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Thursday, April 23, 2015

Culinary School - Session 101: Hydrocolloids


Culinary School: Session 101 (04.22.15)

Hydrocolloids



And now for the main event...

While Wedding Cakes represented a high point in decorative work, Advanced Individual Plated Desserts, the 15th and final unit in Culinary School, is the pinnacle of applied pastry techniques and modern food science.


As Culinary School nears an end, the sessions that remain are focused on contemporary plated restaurant desserts: dynamic, balanced, multi-component dishes that offer complementary and contrasting flavors and textures in addition to visually appealing presentation. 

This is what it's all about!

Plated Dessert with Applied Hydrocolloid Techniques



Hydro-what-now?

Hydrocolloids kick off this extensive unit on modern techniques. Hydrocolloids are simply large molecules that interact with water to keep one substance in suspension. They are most frequently used as thickening or gelling agents. When used in desserts, they can unlock a world of culinary wizardry. 


Like many modern techniques, hydrocolloids are best used to enhance desserts. Using hydrocolloids for the sake of using hydrocolloids is unlikely to result in some culinary revelation. After all, who wants a plate of Agar Agar fruit mush? Or an entire bowl full of cilantro caviar? 



- Ingredients Running Tally -



Ingredients used to date (04.22.15):
  • Flour: 25,625g
  • Eggs: 17,200g (344x)
  • Sugar: 36,830g
  • Butter: 18,135g
  • Milk/Cream: 17,865g
  • Chocolate: 9,010g (since 01.12.15)



    - The Techniques -



    Item:

    Cold Oil Spherification


    Description:
    Got a craving for pearls of Blackberry Caviar? Well, thanks to Agar Agar, a seaweed derivative that has been around for centuries, now you can!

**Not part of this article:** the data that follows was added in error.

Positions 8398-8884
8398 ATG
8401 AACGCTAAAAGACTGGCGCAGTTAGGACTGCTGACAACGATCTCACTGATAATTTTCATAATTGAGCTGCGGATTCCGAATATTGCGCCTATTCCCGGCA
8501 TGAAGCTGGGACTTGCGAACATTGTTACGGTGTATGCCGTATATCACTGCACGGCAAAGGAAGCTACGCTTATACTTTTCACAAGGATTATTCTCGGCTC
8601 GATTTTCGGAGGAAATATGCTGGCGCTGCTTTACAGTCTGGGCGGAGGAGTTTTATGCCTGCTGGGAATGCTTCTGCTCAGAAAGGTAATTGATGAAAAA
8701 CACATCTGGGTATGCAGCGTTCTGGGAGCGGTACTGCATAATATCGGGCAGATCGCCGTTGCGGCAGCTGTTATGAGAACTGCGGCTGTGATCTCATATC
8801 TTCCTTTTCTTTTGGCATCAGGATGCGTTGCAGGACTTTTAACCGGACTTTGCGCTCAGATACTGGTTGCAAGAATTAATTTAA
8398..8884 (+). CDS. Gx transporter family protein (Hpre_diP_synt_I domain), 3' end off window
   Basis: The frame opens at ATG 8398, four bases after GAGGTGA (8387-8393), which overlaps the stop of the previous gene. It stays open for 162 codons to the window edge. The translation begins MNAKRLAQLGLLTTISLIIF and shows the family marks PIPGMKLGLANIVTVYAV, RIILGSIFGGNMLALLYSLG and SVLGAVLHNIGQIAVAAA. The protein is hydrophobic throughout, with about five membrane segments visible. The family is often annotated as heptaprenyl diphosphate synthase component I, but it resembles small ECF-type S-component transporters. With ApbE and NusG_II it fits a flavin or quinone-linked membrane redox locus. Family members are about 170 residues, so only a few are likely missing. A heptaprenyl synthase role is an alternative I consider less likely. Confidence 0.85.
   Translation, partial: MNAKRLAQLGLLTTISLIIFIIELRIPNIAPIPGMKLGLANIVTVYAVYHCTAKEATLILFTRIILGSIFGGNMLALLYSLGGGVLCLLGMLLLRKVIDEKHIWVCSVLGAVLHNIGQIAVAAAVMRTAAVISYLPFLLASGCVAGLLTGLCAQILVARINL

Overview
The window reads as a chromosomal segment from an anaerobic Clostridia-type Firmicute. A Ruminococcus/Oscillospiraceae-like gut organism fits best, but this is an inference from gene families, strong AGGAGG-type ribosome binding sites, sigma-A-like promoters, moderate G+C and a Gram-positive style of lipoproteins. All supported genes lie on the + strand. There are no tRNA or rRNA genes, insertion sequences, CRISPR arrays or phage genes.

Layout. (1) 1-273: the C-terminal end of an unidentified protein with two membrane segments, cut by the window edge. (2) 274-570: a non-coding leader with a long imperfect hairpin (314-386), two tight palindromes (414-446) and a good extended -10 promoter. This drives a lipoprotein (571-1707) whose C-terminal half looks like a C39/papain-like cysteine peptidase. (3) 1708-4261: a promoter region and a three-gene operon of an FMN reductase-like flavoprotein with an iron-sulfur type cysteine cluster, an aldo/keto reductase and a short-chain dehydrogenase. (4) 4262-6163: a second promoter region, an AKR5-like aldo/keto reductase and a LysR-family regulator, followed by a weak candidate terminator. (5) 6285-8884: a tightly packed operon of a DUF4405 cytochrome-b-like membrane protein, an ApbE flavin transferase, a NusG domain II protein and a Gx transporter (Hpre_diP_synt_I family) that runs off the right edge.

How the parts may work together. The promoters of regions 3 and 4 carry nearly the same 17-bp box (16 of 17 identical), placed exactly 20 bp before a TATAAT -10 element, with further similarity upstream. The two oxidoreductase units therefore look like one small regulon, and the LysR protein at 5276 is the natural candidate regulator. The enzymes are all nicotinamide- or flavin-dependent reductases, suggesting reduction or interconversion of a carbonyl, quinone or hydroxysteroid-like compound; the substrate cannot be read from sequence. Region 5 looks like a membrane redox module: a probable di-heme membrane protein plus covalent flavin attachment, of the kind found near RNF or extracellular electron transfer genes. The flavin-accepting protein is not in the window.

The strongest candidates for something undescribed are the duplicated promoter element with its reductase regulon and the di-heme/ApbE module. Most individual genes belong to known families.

Agar is a unique product which, unlike other similarly used substances such as gelatin, remains stable at higher temperatures.

    To fully dissolve and activate the gelling properties of Agar, it must be boiled for approximately two minutes. With this technique, Agar is boiled with fruit puree and then dropped into cold oil. The droplets immediately form little spheres which, thanks to the oil, do not stick together. After about five minutes of setting, the spheres can be strained and stored in a solution of simple syrup. They can be used as unique textural and visual components to many desserts. 

    White Peach Caviar

    White Peach Caviar




    Item:

    Fat Based Powder


    Description:
    For those who are bored with everyday fat, now you can enjoy it in snow form!

    Using Tapioca Maltodextrin, virtually any fat-based product can be transformed into a powder. When combined with fats, Maltodextrin, which is also frequently used as an inexpensive filler for processed foods, binds and holds lipids in suspension. If the powder comes into contact with water, as it does when it hits the tongue, the fats are released and the powder melts.

    The technique is amazingly straight forward. Put Maltodextrin in a food processor and slowly add fat. It works with flavorful oils, such as a high-quality olive oil, or more indulgent offerings, like peanut butter. 

    Olive Oil Powder

    Olive Oil Powder




    Item:

    Fluid Gel


    Description:

    Fluid Gel is another useful application of the properties of Agar Agar.

    Many dessert sauces, such as a straight-forward Fruit Coulis or more adventurous herb infusions, are very liquid. The consistency is often so fluid that the sauces can be difficult to control in plating.

    When combined with Agar Agar to create a Fluid Gel, sauces become increasingly viscous. Depending on the amount of Agar used, the Fluid Gel can hold its shape or even be piped into surprisingly tall droplets.

    The downside of Fluid Gel is that the thicker consistency creates a somewhat gummy mouth-feel. A proper balance is necessary for best results.

    Fluid Gel with Olive Oil Powder



    Next - Session 102: Modern Equipment (Sous-vide and Immersion Circulators)


    Previous - Session 100: Wedding Cake Day 4


    Take a look at the full syllabus




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